Guinea Pig Gift Guide
A shopping guide for little squeekers
Tis the season of giving and being thankful. When making your list and checking it twice, don't forget about piggy! There are lots of things you can buy or make for your cavy companion that will brighten up its life. Here is a list of ideas, with some links to tips and resources.
Guinea pigs may be little, but they have a big appetite year round. All this munching is really important for two reasons. They need lots of fiber to be healthy, and they need lots of chew time to keep their teeth worn evenly. Wheat grass is a welcome treat for your pig, and it's good for them! It is super easy to grow indoors. Guinea Pig Today has a great article with tips for growing sprouts indoors for your guinea pigs. Serve to your guinea pigs, but don't blink because it will be gone fast. You can give them the whole crop and they'll mow it down to the roots, or you can clip the grass and sprinkle it on hay or scatter around the exercise area. You can usually get several crops of grass from one planting, just keep watering.
Guinea pigs are champion nappers. They especially love cozy places to cuddle up. You can buy small animal beds and fleece cuddle cups online, but any soft enclosed space will be appealing. The Guinea Pig Cages Forum has a detailed photo tutorial demonstrating how to sew your own cuddle cup. If you don't sew, try lining a low litter box with a nice thick layer of towels or fleece. Hanging pieces of fleece around the bed will make piggy feel extra secure. If you cut the bottom of the curtains into vertical strips, you'll have a fleece forest. Guineas love poking through the strips to find the best spot for a nap. Another popular piggie hangout is a cardboard box with a couple of doors cut into it. If you stuff the box full of hay your pigs will have fun making tunnels between the doorways, and choosing their favorite napping corner.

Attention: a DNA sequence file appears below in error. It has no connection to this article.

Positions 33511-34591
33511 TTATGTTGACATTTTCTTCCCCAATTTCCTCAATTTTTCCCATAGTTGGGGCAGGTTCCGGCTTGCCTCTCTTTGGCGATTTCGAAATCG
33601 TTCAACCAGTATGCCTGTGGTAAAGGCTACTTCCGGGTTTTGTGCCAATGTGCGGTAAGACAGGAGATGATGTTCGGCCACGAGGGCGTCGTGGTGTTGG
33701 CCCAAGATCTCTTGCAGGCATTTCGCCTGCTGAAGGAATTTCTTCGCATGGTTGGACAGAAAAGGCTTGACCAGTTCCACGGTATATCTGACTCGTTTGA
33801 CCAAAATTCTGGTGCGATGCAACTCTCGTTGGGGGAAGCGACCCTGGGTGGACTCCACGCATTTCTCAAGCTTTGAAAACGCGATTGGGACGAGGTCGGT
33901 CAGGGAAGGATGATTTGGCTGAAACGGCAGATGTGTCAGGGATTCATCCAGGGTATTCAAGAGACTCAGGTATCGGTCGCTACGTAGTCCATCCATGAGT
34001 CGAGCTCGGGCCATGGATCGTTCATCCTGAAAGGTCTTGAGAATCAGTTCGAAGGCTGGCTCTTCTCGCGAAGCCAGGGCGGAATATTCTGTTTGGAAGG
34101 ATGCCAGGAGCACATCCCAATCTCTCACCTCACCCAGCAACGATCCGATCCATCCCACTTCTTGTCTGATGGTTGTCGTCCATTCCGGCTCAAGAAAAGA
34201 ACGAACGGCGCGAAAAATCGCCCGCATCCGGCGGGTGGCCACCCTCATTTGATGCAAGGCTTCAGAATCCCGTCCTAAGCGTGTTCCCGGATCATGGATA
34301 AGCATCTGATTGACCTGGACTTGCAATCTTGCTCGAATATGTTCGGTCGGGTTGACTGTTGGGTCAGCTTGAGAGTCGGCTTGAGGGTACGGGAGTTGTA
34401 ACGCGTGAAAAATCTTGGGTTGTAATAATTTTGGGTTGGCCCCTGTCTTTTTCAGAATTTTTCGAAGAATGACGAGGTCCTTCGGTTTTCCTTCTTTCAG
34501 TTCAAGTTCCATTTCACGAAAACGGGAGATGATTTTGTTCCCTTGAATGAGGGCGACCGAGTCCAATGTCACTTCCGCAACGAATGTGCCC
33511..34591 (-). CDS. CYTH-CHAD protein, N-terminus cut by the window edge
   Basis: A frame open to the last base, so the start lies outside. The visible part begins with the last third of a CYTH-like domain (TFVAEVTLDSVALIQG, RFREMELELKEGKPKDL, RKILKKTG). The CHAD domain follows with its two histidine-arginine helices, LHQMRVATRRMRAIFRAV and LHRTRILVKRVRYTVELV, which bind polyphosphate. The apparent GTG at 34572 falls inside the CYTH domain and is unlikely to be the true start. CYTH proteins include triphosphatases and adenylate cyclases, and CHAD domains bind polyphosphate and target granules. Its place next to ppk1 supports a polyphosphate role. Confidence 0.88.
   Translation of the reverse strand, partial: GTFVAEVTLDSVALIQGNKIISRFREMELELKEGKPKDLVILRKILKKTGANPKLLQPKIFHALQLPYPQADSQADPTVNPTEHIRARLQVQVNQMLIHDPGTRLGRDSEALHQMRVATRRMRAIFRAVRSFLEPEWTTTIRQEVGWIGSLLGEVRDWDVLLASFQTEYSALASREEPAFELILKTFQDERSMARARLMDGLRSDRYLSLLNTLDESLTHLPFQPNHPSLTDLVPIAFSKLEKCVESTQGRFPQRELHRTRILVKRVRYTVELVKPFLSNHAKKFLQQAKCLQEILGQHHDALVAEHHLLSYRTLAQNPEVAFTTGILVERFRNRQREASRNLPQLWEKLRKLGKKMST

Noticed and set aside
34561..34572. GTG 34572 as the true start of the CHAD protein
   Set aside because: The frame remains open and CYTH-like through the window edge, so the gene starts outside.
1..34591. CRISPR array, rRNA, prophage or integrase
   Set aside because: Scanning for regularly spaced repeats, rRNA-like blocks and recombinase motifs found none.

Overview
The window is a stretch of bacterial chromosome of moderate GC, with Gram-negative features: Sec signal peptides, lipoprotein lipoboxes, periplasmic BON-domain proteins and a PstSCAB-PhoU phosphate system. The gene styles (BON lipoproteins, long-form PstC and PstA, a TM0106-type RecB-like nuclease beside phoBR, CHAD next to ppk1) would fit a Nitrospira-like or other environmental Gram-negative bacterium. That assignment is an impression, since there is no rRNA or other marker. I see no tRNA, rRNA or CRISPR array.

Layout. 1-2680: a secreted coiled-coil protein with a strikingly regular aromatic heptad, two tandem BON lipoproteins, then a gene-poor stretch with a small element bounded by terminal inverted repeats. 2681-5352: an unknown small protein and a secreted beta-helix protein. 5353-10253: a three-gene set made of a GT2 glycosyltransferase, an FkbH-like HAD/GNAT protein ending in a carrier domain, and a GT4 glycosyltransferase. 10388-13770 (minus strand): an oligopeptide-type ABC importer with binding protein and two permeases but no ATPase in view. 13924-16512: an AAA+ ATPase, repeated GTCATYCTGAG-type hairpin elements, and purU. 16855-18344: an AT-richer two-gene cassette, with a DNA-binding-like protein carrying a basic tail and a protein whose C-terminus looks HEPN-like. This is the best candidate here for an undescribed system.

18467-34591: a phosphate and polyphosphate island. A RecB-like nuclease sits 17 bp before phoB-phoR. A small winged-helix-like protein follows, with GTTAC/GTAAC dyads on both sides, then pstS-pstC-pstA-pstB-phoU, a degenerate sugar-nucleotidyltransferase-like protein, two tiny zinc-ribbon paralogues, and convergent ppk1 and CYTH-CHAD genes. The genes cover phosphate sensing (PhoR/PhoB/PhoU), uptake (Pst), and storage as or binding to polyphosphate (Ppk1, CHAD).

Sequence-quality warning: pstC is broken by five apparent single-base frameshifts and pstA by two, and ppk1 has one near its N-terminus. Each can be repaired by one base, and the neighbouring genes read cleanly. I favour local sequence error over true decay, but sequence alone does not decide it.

There are many ways to enhance playtime for your piggy. You can hide treats such as raisins or banana chips in a paper bag stuffed with hay. For expert foragers tie the bag shut with raffia to increase the challenge. Empty plastic containers can be used for a variety of games. Hide a treat under the cup, so your pig can have fun sniffing out the treat and knocking over the cup to get the reward. If the container has a lid, punch holes in it and fill with pellets or treats. The food will fall out as the cup moves around. Start with big holes, but your critter will soon learn the game and you can up the challenge by making a new cup with smaller holes. You can also hide treats in different parts of the exercise area every day to encourage your pig to explore. Tunnels are another popular obstacle to make playtime more exciting. PVC pipes work great, and the Cali Cavy Collective has an excellent article about how to make a piggy safe tunnel from an oatmeal carton.
(Some of the links provided are not BUNS affiliates, but all have been guinea pig tested and approved.)